TLDR; I recommend any photographer, videographer, and illustrator at least consider entering the microstock industry. It’s a long-term investment of your time that pays back forever, as long as you pay attention to the game. Here’s where you can sign up with Shutterstock, currently my largest source of microstock income.
A decent amount of hard work has led to a new source of automatic monthly income for the first time in my life. I get paid every month for various photos from various licensing sites, suddenly enough to pay my cell phone bill and a whole tank of gas! Not bad… But I can clearly see that spending more time on this endeavor has a slow and steady reward. The monthly reward essentially pays back forever, barring any unforeseen stock photography apocalypse. So far, so good. If I upload ten times as many pictures, will I make ten times the monthly income? Yes and no. It depends on timing and all kinds of unpredictable variables. But I’m getting rewarded for finding out along the way, so that’s a good sign.
Without the possibility of income, most of my photos would waste away on my hard drive, never to be publicly visible, because I thought they were too boring or generic. Wrong! Boring and generic are the key to stock photography and video. To describe it better, unspecific sells. If an image or clip applies to a lot of situations, then a lot of people might need to use it. One recent example is a photo I took of a dog sitting inside a car on a sunny day.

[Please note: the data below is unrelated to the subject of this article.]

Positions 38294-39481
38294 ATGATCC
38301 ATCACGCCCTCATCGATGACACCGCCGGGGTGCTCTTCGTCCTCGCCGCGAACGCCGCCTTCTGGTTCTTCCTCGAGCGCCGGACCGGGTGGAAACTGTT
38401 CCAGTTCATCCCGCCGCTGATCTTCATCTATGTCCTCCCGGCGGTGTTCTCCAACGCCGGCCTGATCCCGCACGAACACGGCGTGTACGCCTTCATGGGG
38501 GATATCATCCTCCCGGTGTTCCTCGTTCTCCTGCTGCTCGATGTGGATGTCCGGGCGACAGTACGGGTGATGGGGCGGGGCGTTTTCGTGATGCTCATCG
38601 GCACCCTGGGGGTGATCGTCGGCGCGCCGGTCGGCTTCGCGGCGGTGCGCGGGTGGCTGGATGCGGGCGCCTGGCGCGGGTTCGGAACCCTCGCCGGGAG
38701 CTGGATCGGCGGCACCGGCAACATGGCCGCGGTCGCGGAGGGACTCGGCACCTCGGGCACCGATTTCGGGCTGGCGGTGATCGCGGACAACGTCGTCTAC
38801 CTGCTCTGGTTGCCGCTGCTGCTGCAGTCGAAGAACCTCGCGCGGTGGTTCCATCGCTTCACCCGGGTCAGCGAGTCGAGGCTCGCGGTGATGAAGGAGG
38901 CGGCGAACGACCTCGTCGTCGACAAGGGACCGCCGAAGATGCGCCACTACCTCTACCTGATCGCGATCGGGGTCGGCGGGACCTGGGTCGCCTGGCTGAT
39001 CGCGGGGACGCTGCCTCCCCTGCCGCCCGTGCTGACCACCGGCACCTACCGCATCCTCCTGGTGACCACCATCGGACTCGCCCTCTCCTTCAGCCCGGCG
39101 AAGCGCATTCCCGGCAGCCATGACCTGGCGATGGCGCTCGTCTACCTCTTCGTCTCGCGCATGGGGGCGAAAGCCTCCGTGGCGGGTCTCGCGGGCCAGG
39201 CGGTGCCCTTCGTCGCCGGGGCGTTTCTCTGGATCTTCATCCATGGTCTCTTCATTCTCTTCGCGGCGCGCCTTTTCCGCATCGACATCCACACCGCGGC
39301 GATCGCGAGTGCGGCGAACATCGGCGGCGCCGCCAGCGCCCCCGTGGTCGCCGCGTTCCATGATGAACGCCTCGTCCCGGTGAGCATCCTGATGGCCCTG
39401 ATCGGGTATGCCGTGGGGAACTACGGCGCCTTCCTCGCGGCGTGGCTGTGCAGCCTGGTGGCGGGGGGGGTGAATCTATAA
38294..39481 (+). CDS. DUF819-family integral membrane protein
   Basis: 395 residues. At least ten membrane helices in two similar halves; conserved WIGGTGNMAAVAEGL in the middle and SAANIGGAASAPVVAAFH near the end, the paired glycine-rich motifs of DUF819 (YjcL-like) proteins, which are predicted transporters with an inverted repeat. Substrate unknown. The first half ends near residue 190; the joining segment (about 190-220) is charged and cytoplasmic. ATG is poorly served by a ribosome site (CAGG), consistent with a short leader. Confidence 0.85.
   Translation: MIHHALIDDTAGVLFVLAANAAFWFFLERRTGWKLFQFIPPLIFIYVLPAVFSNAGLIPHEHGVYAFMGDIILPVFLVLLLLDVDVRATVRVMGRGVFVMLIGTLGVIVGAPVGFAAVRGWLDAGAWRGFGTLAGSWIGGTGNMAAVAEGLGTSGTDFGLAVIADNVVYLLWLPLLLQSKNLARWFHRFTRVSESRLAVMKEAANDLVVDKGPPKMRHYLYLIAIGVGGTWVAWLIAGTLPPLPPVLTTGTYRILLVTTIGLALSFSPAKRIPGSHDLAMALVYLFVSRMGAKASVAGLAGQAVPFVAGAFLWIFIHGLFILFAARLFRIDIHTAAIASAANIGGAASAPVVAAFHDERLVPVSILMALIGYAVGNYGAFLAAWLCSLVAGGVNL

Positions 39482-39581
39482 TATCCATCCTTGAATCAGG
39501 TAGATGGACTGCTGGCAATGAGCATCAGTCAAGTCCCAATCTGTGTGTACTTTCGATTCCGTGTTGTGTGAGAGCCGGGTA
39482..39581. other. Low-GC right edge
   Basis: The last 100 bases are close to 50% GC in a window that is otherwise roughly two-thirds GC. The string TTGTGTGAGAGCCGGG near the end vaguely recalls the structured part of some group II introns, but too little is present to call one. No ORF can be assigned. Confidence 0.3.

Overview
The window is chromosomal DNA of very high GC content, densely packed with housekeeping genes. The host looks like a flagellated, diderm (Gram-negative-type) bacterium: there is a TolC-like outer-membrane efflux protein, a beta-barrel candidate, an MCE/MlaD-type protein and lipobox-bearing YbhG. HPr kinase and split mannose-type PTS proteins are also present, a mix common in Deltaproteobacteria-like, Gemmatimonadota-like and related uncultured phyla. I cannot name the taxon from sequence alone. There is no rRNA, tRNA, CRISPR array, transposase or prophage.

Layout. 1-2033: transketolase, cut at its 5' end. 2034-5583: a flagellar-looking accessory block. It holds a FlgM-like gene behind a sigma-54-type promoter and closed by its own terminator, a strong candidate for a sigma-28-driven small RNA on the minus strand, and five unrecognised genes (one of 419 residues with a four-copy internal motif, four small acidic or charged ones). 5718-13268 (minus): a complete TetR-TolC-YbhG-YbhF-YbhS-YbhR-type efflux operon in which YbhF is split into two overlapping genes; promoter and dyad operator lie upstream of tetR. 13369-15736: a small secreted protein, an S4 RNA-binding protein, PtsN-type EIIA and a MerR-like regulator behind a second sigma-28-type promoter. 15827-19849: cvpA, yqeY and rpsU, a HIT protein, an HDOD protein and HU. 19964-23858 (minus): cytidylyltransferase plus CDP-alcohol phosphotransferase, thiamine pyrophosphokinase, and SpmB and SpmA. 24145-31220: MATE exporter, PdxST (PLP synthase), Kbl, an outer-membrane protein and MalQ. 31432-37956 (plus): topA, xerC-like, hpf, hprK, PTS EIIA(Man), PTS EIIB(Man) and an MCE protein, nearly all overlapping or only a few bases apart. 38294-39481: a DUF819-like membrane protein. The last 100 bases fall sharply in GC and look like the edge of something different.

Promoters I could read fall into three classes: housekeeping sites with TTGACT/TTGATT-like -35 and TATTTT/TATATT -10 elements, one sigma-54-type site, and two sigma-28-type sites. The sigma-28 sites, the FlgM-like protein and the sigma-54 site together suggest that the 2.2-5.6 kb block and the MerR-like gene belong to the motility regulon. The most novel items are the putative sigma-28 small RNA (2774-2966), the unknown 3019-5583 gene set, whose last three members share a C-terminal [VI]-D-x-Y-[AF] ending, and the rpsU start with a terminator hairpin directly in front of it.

The word on the street is that there’s a dramatically larger demand for stock photos than the supply. I find it hard to believe when I see how many photos are published on stock photo sites every day. How many millions?
If this sounds like a good idea — and it should — here’s that Shutterstock link again.
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